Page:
This can also be viewed as the flow of advice moving down the familial social structure based on age, revealing that advice is only allowed to be given by older women – meaning that there is a kind of traditionalist matriarchal structure still present within female communities. Sharing advice between women is also prevalent within Pride and Prejudice, highlighting this as a continuous value relevant to women’s lives.

    Letters provide symbolism of the close relationships between characters, as it was more confidential than public speech and not always subject to strict social conduct. The importance of sharing advice between women is seen through this medium of correspondence, and also reflects advice passing down the familial social structure. Mrs. Gardiner and Elizabeth’s close relationship gives evidence to this facet of women’s lives in Austen’s early Victorian context.

    “Lizzy, this must go no farther than yourself, or Jane at most”. Mrs. Gardiner’s instructive tone, acting in her nieces best interests, emphasizes the close nature of their relationship – an exception to social norms, as in Austen’s context, relationships were largely created for the ulterior motive of financial security. Thus the implicit connection of sharing advice is seen to be relevant to women’s lives, past and present, in the study of Pride and Prejudice and Letters to Alice.

  • Drafting

    Question:   Write a dot point plan, and then a full draft, of ONE paragraph of your essay.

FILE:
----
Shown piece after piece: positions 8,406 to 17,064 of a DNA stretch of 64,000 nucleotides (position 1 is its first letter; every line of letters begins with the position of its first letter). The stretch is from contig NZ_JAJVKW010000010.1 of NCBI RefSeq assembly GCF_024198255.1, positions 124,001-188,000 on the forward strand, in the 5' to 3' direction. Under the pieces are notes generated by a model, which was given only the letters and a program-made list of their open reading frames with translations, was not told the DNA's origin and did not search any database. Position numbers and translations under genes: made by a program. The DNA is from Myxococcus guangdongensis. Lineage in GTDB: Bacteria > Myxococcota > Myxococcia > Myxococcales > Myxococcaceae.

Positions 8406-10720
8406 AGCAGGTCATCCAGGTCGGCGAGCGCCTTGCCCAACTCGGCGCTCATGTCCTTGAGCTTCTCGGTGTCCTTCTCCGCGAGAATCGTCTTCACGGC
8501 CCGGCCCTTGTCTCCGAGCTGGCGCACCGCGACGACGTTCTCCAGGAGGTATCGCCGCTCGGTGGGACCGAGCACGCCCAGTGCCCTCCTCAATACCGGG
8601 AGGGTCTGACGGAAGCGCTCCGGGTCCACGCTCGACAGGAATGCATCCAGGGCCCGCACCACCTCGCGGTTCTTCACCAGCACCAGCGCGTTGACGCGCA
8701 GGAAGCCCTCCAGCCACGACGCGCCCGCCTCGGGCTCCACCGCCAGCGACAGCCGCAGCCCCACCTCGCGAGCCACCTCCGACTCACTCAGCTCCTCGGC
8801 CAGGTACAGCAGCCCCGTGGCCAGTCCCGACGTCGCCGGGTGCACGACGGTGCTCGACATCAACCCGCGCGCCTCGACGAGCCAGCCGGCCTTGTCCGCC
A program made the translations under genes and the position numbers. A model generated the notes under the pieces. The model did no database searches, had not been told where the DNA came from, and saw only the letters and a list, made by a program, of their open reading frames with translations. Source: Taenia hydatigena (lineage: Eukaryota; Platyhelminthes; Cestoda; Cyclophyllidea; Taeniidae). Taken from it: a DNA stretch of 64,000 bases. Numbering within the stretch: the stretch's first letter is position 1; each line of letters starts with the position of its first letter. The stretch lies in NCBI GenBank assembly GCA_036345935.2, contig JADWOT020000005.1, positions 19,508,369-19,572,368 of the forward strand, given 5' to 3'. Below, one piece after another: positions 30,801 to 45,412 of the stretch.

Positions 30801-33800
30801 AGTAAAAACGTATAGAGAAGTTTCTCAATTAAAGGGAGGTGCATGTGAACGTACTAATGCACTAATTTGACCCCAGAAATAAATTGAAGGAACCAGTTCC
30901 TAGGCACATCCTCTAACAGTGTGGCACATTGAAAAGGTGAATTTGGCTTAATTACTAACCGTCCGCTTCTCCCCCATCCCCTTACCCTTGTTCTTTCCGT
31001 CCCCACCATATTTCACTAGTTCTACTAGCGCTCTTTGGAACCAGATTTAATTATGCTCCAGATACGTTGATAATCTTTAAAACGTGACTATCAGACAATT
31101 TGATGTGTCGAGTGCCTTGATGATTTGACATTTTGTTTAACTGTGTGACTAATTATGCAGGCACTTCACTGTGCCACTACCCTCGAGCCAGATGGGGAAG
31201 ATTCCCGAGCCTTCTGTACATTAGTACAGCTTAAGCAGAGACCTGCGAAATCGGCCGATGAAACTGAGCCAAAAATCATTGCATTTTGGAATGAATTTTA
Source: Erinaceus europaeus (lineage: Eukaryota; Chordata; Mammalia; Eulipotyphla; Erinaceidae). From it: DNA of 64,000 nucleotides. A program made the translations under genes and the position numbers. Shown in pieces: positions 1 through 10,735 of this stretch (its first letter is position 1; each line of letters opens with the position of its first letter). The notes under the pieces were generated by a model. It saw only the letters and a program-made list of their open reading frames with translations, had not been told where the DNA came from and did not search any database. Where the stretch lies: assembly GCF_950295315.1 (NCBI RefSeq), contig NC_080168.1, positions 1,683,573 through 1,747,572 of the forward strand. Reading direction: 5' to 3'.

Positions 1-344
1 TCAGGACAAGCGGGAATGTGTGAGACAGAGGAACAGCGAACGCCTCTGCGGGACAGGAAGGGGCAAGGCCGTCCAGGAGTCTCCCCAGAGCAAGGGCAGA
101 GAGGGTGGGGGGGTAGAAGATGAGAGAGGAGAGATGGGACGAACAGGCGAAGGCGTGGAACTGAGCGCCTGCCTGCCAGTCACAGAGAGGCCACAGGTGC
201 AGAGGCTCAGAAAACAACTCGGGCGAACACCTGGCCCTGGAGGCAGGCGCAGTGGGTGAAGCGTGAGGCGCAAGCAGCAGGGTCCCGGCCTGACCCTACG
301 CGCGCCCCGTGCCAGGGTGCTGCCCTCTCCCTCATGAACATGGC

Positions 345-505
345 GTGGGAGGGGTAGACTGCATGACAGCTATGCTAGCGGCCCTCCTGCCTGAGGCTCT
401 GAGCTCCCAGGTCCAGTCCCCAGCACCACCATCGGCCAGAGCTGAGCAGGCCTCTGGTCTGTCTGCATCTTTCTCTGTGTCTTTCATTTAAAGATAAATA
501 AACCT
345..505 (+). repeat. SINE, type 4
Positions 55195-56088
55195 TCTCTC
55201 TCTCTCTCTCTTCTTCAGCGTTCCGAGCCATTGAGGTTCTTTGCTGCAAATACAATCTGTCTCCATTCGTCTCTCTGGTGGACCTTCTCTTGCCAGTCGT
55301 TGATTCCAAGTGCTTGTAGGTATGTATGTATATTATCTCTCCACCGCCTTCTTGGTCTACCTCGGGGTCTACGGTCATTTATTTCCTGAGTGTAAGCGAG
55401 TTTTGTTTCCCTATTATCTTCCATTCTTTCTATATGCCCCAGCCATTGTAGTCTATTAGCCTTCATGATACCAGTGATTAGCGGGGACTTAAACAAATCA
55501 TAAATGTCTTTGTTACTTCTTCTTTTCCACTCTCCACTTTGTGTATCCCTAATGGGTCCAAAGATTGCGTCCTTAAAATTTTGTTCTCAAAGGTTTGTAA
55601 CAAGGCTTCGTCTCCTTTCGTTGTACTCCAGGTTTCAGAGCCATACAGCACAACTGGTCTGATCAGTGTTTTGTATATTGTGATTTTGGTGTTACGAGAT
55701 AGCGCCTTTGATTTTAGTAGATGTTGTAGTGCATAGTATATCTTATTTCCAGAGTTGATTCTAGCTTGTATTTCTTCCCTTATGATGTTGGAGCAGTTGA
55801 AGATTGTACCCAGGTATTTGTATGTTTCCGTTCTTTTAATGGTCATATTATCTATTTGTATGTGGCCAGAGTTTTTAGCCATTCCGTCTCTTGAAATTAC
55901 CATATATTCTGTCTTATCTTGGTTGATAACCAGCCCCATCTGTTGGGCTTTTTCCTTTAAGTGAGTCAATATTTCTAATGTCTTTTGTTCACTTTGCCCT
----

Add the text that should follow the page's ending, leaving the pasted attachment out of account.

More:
You will want to consider the following for structuring comparative essay.

    • The best quotes to illustrate a particular value.
    • The best historical fact to illustrate a particular value.
    • Whether one text may have influenced the other.
    • The significance of this value to human daily life or achievement.
  • Make a further list of Techniques and Quotes

    There will be some important quotes in each text that you haven’t quite figured out how to pair up yet, or that match with a connection that you already have an existent quote for. Don’t disregard these quotes – they are valuable resources and you will probably use all of them at some point for structuring comparative essay.

    For each text, keep a growing list of quotes in a ready-to-use format, like this:

    • Quote + Technique à contextual value.
    • (e.g.) ‘Whilst my physicians by their love are grown / Cosmographers, and I their map…As west and east / In all flat maps—and I am one—are one, /  So death doth touch the resurrection.’ + Metaphysical conceit. (Means that a map can be folded to bring east and west together – i.e. opposites may have a kind of similarity or union.) à Science of cartography which was developing in the early 1600s.